We evaluated previously untreated HIV-1 infected men and women who initiated HAART between Aug. 1, 1996, and July 31, 2000, and who were followed until Mar. 31, 2002, in a province-wide HIV treatment program. We used Kaplan–Meier methods and Cox proportional hazards regression in our evaluation of time to suppression (i.e., less than 500 copies/mL) and rebound (i.e., 500 copies/mL or more) of plasma HIV-1 RNA, with patients stratified according to whether or not they had a history of injection drug use.
Overall, 1422 patients initiated HAART during the study period, of whom 359 (25.2%) were IDUs. In Kaplan–Meier analyses, the cumulative suppression rate at 12 months after initiation of HAART was 70.8% for non-IDUs and 51.4% for IDUs (p < 0.001) (these values include people who achieved suppression before 12 months but who might not have been followed for the full 12-month period). Among patients who achieved suppression of plasma HIV-1 RNA, the cumulative rebound rate at 12 months after initial suppression was 23.8% for non-IDUs and 34.7% for IDUs (p < 0.001). However, after adjustment for adherence and other covariates, the rates of HIV-1 RNA suppression (adjusted relative hazard 0.9, 95% confidence interval [CI] 0.7–1.0) and HIV-1 RNA rebound (adjusted relative hazard 1.3, 95% CI 1.0–1.6) were similar between non-IDUs and IDUs. Differences between non-IDUs and IDUs were even less pronounced in subanalyses that considered only therapy-adherent patients (p > 0.1).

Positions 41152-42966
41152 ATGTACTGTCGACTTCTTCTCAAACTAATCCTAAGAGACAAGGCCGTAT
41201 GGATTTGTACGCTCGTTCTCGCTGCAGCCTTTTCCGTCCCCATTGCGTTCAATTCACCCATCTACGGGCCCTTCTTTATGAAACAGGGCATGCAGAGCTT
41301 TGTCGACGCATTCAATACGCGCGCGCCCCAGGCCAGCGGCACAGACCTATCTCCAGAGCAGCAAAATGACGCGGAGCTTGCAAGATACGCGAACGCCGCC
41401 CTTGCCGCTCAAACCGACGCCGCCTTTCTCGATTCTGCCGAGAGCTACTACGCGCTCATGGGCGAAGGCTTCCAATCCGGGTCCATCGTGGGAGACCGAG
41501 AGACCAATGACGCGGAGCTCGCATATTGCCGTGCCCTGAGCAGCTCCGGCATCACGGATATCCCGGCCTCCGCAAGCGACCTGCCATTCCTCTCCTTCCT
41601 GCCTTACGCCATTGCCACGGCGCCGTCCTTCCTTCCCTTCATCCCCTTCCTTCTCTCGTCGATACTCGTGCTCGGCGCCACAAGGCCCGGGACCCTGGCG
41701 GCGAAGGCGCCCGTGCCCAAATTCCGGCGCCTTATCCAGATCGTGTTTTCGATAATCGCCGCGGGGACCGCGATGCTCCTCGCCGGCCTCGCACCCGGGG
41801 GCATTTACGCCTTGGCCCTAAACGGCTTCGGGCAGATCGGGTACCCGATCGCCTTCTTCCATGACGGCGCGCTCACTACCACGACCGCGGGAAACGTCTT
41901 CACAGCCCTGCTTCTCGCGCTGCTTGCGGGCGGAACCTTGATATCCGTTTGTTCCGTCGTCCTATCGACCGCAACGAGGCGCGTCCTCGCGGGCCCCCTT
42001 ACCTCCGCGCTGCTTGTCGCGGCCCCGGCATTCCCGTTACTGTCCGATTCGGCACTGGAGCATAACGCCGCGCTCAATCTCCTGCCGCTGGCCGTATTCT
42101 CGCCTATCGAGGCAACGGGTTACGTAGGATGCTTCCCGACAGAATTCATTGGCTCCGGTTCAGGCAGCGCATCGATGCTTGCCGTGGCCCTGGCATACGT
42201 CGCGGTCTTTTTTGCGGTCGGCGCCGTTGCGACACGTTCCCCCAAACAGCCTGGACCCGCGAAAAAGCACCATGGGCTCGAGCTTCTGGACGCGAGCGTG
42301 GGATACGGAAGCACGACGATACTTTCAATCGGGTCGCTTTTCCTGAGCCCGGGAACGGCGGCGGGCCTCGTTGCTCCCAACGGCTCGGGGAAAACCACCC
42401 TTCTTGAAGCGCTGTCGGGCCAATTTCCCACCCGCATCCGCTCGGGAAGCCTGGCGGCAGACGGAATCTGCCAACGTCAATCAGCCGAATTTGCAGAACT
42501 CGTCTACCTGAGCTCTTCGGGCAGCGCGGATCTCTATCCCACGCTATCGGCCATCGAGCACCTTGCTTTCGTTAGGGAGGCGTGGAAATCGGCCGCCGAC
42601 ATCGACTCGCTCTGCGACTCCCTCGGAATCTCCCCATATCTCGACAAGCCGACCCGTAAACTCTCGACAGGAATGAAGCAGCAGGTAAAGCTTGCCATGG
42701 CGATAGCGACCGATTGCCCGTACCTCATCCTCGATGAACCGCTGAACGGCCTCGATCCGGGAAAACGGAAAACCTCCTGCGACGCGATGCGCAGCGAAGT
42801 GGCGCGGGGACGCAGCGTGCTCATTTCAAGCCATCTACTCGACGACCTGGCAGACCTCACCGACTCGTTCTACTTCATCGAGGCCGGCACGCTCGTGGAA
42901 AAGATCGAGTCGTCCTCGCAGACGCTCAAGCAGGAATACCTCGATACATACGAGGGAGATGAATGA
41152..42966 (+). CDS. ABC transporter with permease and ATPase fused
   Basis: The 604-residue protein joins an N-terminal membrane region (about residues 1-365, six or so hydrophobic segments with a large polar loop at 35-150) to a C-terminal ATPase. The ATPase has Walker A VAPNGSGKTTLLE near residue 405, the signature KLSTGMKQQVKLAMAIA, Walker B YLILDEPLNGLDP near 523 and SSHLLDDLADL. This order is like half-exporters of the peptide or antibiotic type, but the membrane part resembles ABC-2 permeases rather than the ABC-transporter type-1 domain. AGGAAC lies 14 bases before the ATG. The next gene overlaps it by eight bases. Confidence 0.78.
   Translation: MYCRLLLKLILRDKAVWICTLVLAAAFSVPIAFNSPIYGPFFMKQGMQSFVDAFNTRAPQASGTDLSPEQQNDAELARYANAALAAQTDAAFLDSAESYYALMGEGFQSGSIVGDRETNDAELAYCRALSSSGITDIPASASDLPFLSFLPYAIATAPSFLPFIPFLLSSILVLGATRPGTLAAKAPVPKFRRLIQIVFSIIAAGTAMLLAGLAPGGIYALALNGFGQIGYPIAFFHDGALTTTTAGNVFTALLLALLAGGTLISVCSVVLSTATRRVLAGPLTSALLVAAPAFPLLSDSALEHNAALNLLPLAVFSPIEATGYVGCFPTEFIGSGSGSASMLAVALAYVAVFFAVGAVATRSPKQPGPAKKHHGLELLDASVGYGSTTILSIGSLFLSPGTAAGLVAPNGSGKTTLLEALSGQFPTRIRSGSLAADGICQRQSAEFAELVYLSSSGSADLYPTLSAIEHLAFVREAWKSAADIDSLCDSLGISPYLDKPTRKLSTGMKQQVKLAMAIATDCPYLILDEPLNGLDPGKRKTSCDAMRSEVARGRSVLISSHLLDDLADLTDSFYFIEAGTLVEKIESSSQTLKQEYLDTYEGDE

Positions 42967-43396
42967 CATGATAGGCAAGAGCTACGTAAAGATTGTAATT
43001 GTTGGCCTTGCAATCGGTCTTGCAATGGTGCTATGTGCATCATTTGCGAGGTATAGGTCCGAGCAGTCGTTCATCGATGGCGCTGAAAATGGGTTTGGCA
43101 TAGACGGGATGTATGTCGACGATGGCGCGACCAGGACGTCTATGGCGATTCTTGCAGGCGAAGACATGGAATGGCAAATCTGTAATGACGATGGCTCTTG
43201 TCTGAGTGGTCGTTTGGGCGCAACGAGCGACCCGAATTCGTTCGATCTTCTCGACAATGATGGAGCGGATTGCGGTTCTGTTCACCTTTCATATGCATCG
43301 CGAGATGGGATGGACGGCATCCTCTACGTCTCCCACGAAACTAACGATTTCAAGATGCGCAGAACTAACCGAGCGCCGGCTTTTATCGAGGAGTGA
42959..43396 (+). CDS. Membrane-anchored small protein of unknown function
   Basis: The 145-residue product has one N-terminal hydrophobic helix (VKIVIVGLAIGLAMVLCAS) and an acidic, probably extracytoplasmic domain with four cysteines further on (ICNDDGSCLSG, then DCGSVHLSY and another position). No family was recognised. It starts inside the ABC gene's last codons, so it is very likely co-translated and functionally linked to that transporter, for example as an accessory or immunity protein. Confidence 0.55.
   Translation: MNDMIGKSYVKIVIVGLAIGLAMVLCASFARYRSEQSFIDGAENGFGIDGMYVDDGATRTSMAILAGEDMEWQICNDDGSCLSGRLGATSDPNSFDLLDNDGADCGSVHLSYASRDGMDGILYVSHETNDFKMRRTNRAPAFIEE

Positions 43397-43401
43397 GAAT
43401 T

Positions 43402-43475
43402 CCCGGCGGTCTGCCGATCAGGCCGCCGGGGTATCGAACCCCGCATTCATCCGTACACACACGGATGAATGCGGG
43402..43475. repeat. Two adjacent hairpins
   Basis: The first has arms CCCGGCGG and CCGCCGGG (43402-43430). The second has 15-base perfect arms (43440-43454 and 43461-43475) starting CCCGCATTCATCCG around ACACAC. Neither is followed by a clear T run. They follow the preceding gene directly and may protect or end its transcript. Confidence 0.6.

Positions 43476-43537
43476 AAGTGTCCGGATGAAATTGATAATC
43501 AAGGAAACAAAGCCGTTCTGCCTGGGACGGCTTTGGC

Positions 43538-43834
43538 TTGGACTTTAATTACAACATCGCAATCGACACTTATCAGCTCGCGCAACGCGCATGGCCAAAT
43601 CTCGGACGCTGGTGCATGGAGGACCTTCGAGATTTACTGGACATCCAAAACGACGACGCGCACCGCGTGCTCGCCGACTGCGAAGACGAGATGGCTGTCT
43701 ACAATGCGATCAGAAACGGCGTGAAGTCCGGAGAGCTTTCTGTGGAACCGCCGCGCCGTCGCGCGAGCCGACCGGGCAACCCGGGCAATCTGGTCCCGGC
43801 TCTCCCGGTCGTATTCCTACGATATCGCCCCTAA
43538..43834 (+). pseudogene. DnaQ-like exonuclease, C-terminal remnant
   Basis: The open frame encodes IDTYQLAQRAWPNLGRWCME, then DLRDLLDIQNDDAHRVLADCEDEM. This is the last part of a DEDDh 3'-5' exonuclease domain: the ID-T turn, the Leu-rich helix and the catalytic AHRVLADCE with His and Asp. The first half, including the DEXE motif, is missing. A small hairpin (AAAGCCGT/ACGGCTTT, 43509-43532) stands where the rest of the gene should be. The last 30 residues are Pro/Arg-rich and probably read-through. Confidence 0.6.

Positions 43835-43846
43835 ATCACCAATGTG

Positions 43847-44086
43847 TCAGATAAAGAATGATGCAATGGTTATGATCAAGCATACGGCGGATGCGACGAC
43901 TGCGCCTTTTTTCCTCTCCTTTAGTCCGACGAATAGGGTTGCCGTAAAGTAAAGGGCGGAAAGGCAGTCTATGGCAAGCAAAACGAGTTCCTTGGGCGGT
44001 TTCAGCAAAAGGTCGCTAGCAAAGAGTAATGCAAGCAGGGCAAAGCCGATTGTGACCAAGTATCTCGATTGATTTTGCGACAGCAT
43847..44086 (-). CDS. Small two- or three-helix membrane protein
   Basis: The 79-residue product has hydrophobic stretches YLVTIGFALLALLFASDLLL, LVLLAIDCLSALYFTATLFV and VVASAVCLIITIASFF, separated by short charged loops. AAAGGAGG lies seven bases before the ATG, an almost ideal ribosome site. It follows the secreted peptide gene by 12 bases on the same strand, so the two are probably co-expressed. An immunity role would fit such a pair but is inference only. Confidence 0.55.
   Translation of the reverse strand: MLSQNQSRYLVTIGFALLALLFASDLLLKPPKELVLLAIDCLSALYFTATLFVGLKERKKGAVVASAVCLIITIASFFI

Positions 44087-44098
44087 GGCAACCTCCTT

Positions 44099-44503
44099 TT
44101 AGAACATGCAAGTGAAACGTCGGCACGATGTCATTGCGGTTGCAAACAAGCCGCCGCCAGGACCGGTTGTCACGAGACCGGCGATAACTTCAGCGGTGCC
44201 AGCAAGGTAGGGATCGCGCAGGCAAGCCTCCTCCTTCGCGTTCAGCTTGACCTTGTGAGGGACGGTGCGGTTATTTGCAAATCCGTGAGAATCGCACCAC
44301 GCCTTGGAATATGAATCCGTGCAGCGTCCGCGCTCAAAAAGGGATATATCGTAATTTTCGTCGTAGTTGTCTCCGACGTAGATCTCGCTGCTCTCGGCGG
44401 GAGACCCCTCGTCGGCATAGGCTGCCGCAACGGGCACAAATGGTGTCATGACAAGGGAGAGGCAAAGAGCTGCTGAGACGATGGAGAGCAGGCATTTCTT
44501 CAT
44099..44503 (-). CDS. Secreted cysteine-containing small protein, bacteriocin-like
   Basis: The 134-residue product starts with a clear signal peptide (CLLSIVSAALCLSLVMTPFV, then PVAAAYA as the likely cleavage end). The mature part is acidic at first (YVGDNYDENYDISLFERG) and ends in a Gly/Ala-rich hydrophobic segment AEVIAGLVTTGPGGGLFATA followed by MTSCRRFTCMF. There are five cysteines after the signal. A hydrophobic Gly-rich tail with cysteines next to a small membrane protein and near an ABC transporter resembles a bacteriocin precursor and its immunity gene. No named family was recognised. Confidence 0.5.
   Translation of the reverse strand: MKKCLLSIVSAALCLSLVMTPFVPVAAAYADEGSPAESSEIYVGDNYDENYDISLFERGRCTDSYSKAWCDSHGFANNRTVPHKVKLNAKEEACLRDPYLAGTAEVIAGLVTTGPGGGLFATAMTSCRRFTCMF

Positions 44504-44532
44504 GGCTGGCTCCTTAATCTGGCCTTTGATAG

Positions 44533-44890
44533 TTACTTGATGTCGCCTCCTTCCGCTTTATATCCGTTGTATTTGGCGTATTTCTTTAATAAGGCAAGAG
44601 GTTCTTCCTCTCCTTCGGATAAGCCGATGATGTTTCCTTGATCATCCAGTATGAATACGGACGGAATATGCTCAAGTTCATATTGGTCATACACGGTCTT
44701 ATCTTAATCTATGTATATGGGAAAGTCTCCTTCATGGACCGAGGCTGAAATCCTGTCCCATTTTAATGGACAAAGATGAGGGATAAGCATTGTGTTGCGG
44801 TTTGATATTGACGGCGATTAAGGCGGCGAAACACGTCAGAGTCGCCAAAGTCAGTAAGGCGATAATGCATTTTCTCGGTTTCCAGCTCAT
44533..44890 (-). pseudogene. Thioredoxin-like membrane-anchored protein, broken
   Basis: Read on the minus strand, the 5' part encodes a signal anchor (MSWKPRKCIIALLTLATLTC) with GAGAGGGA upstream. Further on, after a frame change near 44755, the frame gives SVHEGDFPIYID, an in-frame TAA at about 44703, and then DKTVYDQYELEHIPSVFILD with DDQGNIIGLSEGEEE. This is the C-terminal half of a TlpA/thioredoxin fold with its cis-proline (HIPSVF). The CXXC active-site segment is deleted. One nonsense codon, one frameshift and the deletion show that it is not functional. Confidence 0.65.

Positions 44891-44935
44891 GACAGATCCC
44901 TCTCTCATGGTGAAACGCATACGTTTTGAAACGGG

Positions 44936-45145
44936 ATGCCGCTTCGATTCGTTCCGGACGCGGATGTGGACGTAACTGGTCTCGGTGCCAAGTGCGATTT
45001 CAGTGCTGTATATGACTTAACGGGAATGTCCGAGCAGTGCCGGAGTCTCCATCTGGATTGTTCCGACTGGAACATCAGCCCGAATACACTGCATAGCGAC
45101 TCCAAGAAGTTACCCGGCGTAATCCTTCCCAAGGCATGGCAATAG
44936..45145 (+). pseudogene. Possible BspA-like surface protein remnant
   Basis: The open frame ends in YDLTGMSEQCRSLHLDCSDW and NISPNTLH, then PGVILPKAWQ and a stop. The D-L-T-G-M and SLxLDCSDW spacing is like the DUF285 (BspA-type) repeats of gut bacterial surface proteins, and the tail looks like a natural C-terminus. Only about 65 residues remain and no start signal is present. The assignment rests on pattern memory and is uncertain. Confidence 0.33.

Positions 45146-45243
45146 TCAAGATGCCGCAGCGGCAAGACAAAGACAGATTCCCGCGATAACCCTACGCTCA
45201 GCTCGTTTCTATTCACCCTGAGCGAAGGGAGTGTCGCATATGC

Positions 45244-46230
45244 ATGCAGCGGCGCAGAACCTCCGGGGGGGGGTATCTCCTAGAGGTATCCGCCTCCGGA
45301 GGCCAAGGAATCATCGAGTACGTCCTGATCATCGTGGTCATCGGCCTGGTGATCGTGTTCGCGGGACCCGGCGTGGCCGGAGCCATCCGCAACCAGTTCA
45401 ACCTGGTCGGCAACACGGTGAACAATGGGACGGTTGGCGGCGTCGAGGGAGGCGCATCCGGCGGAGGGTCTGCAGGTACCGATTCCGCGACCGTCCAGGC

Non-IDUs and IDUs had similar rates of HIV-1 RNA suppression and rebound after the initiation of HAART, once lower levels of adherence were taken into account. Nevertheless, the lower virological response rates among IDUs suggest that, unless interventions are undertaken to improve adherence, these patients may experience elevated rates of disease progression and use of medical services in our setting.